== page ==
Midnight Crossroad was a light, quirky read that kept me fairly engaged and entertained throughout. I thought the book centered around Manfred BernardMidnight Crossroad was a light, quirky read that kept me fairly engaged and entertained throughout. I thought the book centered around Manfred Bernardo (whom I fondly remember from Harris's excellent Harper Connelly series), but the story actually contains multiple points-of-view. Midnight Crossroad is not heavy on the paranormal, which I do expect more of in the next book. It is a nice series introduction and a surprising mystery.
While I did find the book fast and entertaining, I was aBecky Bloomwood, I believe I've outgrown you.
(I'm going up to 4 stars, for sentiment's sake)
While I did find the book fast and entertaining, I was also really stressed this time around. I guess 30-something me did not find Becky's utterly ridiculous schemes as funny and believable as 20-something me. I did really enjoy Luke, though.
I may or may not continue on with my series reread, but if I do, it will be after a good, long break....more
As a huge fan of Rainbow Rowell's adult fiction, I was interested in reading her take on younger characters. I wasn't sure the subject would be for meAs a huge fan of Rainbow Rowell's adult fiction, I was interested in reading her take on younger characters. I wasn't sure the subject would be for me —at this point, I'm not into NA-age characters or the fanfic world —but I felt certain I would at least enjoy the writing. That is exactly what happened in my reading of Fangirl. I thought it was a good (not especially great or life-altering) story, and the writing was great.
-I really liked Cath's character growth -adored Levi -was frustrated by Cath's take on appropriation of her favorite author's series-in-progress, but appreciated her changing actions/opinions late in the story -Yes,I realize the title is Fangirl, and the MC writes fanfic, but I wound up skipping most of the passages from Carry On, as well as Cath's fanfic —I was more interested in Levi/Cath and Cath/her family than I was in Simon and Baz and it was frustrated to be pulled out of the story. -loved and appreciated Rowell's realistic portrayal of the college experience. These characters actually had homework!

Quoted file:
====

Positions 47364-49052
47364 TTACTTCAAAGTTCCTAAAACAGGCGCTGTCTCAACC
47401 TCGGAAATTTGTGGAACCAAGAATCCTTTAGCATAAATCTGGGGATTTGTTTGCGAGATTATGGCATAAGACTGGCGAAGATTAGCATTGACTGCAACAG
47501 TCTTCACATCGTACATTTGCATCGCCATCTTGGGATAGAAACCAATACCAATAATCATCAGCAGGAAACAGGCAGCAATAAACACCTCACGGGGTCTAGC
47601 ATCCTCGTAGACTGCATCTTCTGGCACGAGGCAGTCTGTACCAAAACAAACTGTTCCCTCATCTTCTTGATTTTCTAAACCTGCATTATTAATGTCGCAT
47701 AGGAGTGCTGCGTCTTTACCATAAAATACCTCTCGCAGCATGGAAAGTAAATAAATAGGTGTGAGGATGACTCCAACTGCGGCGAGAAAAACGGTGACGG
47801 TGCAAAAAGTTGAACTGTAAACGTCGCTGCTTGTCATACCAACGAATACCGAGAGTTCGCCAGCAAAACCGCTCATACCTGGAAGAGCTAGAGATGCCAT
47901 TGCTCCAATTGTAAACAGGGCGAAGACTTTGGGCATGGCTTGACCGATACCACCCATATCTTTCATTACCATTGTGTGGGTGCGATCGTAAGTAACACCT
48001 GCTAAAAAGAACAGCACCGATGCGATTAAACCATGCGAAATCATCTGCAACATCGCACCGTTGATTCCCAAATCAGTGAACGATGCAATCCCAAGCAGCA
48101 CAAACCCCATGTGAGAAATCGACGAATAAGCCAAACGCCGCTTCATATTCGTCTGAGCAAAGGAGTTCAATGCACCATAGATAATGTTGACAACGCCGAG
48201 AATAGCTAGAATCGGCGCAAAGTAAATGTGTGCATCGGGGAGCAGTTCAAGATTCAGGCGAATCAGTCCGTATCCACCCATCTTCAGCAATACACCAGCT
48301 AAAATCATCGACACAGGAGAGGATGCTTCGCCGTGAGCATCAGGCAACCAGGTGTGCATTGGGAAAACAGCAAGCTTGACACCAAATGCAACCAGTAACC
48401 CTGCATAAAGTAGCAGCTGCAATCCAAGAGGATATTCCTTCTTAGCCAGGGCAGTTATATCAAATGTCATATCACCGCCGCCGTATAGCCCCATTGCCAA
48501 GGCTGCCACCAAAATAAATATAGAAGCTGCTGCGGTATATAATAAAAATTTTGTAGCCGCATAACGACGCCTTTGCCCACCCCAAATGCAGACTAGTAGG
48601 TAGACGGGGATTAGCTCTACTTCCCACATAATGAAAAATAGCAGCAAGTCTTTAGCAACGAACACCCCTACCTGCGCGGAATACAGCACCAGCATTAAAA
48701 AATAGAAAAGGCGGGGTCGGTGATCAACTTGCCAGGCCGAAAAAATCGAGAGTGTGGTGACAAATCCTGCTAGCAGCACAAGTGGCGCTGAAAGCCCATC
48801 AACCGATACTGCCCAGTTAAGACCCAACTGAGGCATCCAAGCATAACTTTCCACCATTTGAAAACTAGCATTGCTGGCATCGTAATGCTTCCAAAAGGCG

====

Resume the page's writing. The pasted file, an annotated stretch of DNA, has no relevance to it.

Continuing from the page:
Overall, I enjoyed Fangirl quite a lot. The audio narration was really good. I'm looking forward to more from Rowell....more
How to Knit a Love Song was okay, fine, but I didn't love it, or even enjoy it that much. Abigail was a decent heroine, didn't annoy me** 2.5 stars **
How to Knit a Love Song was okay, fine, but I didn't love it, or even enjoy it that much. Abigail was a decent heroine, didn't annoy me as much as other readers. I liked that she was obsessed with yarn and creating beautiful objects with great yarn. She was way impulsive and prone to falling all over the place. Cade, on the other hand....
I could not stand the man. He was rude, judgment, prone to jump to stupid conclusions, and not above using another woman to hurt Abigail. I did not get his appeal and I was not in board with the romance.
As for the narration: I've definitely heard worse, but I didn't think this narrator was a good fit for the story and characters....more
I dove into The Great Christmas Knit-Off because I've always loved Brit Lit, was in a rare holiday mood, but mostly because I am very into crochet—kniI dove into The Great Christmas Knit-Off because I've always loved Brit Lit, was in a rare holiday mood, but mostly because I am very into crochet—knitting's less attractive stepsister. And in those respects, the story met those desires. It was a cute book that focuses on friendship and finding a new life path when it is least expected and most needed.
I had fun reading the first half of Great Christmas. Sybs was an engaging MC at s give crossroad in her life, and I liked where the author was taking her. But then, I felt like there was too much filler. There were so many secondary characters, some I enjoyed, the rest just added too much unnecessary detail to the book. I wanted introspection from Sybs, and more investment in what was supposed to be a budding relationship with Ben. I also felt that several of the secondaries were more caricature, particularly her twin Sasha.
On the whole, The Great Christmas Knit-Off was a lighthearted, fun story. And while I had some issues, I think many readers will enjoy over the holiday season....more
Welp. Break Me Down may as well be subtitled "I Did the Prep Work Guys, You're Welcome" because this was a hot one. Every time I read a Loving On theWelp. Break Me Down may as well be subtitled "I Did the Prep Work Guys, You're Welcome" because this was a hot one. Every time I read a Loving On the Edge novel I know I'd better be prepared and this installment was no exception.